The Aggrolites: tight 'dirty reggae' Thursday night; frontman talks time with Hellcat Records – Times-Standard Online

The Aggrolites: tight ‘dirty reggae’ Thursday night; frontman talks time with Hellcat Records

Myles Cochrane/Tri-City Weekly

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It’s hard to forget the first time one watches a band live after hearing, embracing and memorizing the lyrics to the group’s studio tracks. There’s a sense of personal connection, of raw power and of intrigue — new life is given to the music. Sometimes this first can be invigorating when a band sounds even better live than they do recorded! But often this experience can be slightly disappointing: Why are there pitch issues? What happened to that solo? The tempo is different on the album!

On Thursday night at HumBrews, the experience will represent the former — it’ll be invigorating. Mixing reggae, ska and soul with pure and utter power, The Aggrolites out of LA will have the crowd dancing and singing along to their “dirty reggae” while showcasing their proven-to-be-excellent live show.

”We always have a great time up north,” said Jesse Wagner, the four-piece’s vocalist and lead guitarist. “Humboldt is probably one of the most beautiful places I’ve been to — I always like driving through the Avenue of the Giants. HumBrews is a good time, also.”

Their self-described “dirty reggae” dates back to 2000 when Wagner was playing in a ska band called SeeSpot. He and his bandmate, Brian Dixon, made a spur-of-the-moment decision to go to Las Vegas.

”This was literally last-minute,” he said. “Like leave at 10 p.m. and get to Vegas at 2 a.m., hang out ’till the sun comes up and drive back home last-minute. It was funny because I wasn’t 21 yet and Brian didn’t drink at the time — but we still had the time of our lives remaining sober in Sin City. Most of the fun we had was just the drive. Being wired on Redbull and coffee, we would go back and forth playing DJ all night while driving through the desert.”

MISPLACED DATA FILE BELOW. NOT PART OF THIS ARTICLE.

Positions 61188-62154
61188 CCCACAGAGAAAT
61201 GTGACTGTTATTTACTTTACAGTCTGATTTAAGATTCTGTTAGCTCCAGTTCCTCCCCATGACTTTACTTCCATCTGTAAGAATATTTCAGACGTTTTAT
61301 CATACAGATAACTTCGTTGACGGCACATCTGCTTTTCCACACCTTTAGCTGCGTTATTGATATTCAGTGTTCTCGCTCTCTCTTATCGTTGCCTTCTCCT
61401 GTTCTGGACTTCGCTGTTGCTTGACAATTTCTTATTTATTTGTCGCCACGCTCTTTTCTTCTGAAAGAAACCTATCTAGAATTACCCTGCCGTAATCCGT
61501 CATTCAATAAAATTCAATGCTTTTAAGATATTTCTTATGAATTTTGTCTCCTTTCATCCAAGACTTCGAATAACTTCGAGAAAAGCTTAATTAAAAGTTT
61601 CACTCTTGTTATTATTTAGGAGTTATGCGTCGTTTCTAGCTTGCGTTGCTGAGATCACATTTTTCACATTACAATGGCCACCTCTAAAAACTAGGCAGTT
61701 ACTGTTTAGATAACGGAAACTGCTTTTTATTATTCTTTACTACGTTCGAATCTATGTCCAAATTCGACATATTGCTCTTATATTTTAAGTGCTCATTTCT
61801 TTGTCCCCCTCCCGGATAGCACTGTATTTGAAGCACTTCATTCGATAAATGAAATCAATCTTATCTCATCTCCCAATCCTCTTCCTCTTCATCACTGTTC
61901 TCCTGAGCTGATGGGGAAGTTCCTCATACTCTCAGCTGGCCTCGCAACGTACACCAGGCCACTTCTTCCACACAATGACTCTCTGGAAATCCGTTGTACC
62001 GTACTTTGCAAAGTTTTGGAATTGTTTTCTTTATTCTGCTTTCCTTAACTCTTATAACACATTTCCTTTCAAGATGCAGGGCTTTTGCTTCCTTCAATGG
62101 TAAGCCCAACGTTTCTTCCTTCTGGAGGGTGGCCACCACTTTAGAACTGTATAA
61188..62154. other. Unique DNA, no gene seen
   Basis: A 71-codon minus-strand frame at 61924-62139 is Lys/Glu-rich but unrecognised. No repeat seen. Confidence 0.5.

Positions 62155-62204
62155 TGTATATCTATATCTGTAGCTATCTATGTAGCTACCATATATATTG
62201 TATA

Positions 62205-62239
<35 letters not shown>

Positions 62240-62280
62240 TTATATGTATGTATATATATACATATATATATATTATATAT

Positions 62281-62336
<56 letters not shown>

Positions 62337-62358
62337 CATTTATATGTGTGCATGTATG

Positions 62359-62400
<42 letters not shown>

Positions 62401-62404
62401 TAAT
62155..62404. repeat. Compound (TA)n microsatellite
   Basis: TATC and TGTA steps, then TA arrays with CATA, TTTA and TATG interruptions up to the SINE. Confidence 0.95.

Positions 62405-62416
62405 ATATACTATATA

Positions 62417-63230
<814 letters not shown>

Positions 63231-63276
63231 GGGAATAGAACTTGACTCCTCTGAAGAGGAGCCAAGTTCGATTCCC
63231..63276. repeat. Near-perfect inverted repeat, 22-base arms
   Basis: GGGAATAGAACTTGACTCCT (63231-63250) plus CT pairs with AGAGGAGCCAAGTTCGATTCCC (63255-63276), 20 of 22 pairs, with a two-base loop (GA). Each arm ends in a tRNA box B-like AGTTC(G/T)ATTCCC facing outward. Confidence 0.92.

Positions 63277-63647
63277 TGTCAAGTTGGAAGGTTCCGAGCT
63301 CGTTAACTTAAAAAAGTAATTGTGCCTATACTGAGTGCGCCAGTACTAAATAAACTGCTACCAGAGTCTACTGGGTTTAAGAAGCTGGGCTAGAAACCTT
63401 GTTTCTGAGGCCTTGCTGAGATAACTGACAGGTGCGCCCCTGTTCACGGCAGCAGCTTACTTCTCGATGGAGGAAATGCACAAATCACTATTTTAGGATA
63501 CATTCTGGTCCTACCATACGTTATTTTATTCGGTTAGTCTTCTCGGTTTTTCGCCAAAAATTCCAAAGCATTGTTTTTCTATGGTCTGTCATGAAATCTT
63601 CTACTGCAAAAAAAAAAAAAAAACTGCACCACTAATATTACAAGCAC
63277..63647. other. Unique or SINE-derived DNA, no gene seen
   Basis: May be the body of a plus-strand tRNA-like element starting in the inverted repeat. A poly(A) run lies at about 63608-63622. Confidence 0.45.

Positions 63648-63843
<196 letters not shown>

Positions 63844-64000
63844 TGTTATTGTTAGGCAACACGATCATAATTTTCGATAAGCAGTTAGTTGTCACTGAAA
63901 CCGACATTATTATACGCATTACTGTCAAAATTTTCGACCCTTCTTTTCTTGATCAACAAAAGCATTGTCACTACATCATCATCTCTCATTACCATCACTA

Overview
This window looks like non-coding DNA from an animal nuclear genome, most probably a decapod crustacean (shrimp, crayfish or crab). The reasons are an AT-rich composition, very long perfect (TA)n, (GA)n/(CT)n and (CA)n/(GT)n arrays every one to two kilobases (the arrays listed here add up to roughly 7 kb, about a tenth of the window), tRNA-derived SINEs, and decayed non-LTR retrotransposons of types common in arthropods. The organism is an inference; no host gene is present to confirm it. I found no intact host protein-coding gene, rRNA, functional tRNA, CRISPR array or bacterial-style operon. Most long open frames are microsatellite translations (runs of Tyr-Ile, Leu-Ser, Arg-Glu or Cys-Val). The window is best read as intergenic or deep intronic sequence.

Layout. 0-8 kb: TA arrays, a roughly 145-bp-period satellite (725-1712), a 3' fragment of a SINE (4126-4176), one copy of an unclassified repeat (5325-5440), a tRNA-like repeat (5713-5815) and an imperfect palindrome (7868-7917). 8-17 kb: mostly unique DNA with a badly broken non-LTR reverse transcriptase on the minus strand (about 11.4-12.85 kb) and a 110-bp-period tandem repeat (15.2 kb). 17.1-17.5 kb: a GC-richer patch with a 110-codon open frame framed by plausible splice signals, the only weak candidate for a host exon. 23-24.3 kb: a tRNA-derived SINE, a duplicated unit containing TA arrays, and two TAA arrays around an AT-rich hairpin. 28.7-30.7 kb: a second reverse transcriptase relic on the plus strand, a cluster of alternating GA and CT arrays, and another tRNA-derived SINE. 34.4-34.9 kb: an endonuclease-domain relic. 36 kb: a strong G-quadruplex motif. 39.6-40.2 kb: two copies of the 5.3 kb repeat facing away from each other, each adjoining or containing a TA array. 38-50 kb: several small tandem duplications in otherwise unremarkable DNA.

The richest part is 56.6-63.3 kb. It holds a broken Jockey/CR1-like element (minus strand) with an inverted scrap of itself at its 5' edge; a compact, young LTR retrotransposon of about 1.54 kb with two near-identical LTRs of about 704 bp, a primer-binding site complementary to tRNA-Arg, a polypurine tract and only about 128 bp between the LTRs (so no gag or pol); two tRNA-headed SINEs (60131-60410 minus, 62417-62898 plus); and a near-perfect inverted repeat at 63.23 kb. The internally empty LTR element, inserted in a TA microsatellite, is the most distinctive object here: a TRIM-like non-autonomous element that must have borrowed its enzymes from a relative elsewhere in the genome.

The song “Banana” by The E.K. Bunch — a track The Aggrolites cover — was their song of choice at the time.

”We couldn’t get over the sound of it,” he said. “From the days we were in The Rhythm Doctors together we always shared a passion for skinhead reggae (a term used to describe old-school reggae, with no Nazi-esque connotations). At the time we touched on The Upsetters instrumental sound, but never really went full force with the anthem-like sing along Symarip sound — the boss sound. We were screaming along to the song all the way up the 15 freeway: ‘Banana, Banana!’ We were so excited about it.”

They were sold. They were inspired to start their own skinhead-reggae band with a unique twist — something they called “dirty banana reggae.”

”Partly joking at the time about calling it that, the ‘dirty’ part stuck,” Wagner said. “It’s just how people say Stax records sounded gritty. We thought that old UK skinhead reggae stuff sounded dirty.”

After getting The Aggrolites together, their approach was focused on recording songs in one take, and their anthem “dirty reggae” was no different.

”I just went in there and did the vocals on the spot,” Wagner said. “I started hooting and hollering random things. To this day I have no idea what I am singing other than the chanting of ‘dirty reggae.’ And that was going to become our anthem. Like how Symarip had ‘skinhead moonstomp,’ The Aggrolites were going to have ‘dirty reggae’.”

What started as a few local gigs turned into weekend show-stretches and finally international tours. After releasing their debut LP, 2003’s “Dirty Reggae,” the band eve